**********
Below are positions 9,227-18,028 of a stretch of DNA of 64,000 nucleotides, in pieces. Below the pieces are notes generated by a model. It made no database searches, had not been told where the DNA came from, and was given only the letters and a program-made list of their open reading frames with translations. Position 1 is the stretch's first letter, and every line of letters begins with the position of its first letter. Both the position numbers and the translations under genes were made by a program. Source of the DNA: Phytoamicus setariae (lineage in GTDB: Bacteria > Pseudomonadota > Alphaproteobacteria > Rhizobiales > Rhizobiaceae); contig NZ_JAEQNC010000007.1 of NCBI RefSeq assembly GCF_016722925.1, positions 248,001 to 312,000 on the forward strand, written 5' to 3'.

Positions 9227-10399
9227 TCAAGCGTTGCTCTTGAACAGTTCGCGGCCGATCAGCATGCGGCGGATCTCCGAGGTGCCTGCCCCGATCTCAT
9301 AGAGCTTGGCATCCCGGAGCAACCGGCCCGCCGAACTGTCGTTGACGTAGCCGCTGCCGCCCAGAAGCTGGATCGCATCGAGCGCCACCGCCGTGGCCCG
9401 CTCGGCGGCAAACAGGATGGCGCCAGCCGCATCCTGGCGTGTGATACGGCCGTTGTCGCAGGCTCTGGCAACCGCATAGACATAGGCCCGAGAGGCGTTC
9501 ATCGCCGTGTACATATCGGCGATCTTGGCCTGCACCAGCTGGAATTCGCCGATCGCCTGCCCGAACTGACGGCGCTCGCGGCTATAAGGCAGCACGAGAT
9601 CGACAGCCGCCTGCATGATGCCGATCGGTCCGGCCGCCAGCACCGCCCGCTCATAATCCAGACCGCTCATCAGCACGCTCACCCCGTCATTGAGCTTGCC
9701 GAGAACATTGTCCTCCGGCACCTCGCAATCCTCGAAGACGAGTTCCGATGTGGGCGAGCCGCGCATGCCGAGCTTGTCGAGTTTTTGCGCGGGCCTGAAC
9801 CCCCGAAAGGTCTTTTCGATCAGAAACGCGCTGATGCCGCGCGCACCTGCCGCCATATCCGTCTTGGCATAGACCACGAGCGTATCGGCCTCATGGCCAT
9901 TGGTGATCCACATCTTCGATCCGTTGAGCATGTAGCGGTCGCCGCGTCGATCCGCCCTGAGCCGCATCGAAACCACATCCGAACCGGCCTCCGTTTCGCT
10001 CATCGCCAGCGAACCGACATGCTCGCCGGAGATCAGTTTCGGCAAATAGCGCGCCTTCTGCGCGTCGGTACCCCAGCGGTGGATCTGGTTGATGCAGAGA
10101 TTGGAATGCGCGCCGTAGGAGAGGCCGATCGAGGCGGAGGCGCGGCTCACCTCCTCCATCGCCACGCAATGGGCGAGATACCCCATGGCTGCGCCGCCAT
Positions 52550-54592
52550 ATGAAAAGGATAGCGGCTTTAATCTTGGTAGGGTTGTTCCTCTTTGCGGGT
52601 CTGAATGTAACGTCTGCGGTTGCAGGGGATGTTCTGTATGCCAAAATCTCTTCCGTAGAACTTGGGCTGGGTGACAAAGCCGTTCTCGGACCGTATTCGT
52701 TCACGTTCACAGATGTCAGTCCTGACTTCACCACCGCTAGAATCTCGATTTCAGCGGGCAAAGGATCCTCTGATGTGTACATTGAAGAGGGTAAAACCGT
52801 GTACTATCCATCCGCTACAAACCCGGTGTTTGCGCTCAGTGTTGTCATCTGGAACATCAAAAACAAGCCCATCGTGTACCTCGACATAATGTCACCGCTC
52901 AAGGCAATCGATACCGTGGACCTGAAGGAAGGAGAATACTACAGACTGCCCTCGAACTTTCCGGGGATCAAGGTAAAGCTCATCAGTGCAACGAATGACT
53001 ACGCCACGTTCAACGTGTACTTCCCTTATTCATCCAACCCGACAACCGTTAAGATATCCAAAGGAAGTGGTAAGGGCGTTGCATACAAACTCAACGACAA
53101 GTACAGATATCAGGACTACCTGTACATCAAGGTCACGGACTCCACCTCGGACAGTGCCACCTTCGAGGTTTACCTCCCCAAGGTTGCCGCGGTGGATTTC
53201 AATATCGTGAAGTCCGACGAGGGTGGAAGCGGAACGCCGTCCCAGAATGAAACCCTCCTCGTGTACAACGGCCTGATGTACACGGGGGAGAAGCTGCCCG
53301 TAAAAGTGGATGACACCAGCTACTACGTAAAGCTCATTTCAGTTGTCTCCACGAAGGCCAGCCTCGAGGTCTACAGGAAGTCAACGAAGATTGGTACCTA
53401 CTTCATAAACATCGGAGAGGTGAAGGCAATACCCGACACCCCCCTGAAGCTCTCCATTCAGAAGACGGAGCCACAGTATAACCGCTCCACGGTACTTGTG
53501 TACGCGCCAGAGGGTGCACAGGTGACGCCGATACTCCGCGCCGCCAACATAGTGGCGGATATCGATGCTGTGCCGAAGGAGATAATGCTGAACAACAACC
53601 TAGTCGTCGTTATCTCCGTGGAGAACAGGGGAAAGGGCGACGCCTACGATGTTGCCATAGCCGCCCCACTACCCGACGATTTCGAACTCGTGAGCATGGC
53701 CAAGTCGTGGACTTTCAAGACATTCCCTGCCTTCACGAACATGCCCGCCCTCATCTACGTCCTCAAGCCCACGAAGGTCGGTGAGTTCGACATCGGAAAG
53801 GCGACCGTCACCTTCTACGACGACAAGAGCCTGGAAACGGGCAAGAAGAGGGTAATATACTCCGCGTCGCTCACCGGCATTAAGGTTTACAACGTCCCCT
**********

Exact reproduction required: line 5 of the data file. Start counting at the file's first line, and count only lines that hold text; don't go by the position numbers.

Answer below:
9401 CTCGGCGGCAAACAGGATGGCGCCAGCCGCATCCTGGCGTGTGATACGGCCGTTGTCGCAGGCTCTGGCAACCGCATAGACATAGGCCCGAGAGGCGTTC